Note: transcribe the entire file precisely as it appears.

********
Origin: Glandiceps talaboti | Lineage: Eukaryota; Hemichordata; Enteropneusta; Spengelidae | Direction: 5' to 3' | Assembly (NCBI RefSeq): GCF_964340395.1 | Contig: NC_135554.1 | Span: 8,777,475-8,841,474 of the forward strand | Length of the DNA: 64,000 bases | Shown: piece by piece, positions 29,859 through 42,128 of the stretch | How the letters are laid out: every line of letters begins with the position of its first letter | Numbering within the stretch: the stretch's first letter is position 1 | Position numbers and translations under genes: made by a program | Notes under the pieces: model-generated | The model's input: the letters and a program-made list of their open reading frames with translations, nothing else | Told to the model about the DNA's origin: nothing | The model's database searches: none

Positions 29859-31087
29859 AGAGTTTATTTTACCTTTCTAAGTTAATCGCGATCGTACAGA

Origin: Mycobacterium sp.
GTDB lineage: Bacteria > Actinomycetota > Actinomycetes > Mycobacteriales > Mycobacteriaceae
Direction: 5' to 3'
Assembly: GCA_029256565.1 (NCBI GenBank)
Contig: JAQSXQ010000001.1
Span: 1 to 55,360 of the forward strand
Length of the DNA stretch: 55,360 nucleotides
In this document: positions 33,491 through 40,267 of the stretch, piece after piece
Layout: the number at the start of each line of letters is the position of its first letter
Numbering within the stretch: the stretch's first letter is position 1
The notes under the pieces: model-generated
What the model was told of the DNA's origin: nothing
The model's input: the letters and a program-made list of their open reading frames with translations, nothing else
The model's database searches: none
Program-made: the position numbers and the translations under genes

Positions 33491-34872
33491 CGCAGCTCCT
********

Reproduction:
Origin: Glandiceps talaboti | Lineage: Eukaryota; Hemichordata; Enteropneusta; Spengelidae | Direction: 5' to 3' | Assembly (NCBI RefSeq): GCF_964340395.1 | Contig: NC_135554.1 | Span: 8,777,475-8,841,474 of the forward strand | Length of the DNA: 64,000 bases | Shown: piece by piece, positions 29,859 through 42,128 of the stretch | How the letters are laid out: every line of letters begins with the position of its first letter | Numbering within the stretch: the stretch's first letter is position 1 | Position numbers and translations under genes: made by a program | Notes under the pieces: model-generated | The model's input: the letters and a program-made list of their open reading frames with translations, nothing else | Told to the model about the DNA's origin: nothing | The model's database searches: none

Positions 29859-31087
29859 AGAGTTTATTTTACCTTTCTAAGTTAATCGCGATCGTACAGA

Origin: Mycobacterium sp.
GTDB lineage: Bacteria > Actinomycetota > Actinomycetes > Mycobacteriales > Mycobacteriaceae
Direction: 5' to 3'
Assembly: GCA_029256565.1 (NCBI GenBank)
Contig: JAQSXQ010000001.1
Span: 1 to 55,360 of the forward strand
Length of the DNA stretch: 55,360 nucleotides
In this document: positions 33,491 through 40,267 of the stretch, piece after piece
Layout: the number at the start of each line of letters is the position of its first letter
Numbering within the stretch: the stretch's first letter is position 1
The notes under the pieces: model-generated
What the model was told of the DNA's origin: nothing
The model's input: the letters and a program-made list of their open reading frames with translations, nothing else
The model's database searches: none
Program-made: the position numbers and the translations under genes

Positions 33491-34872
33491 CGCAGCTCCT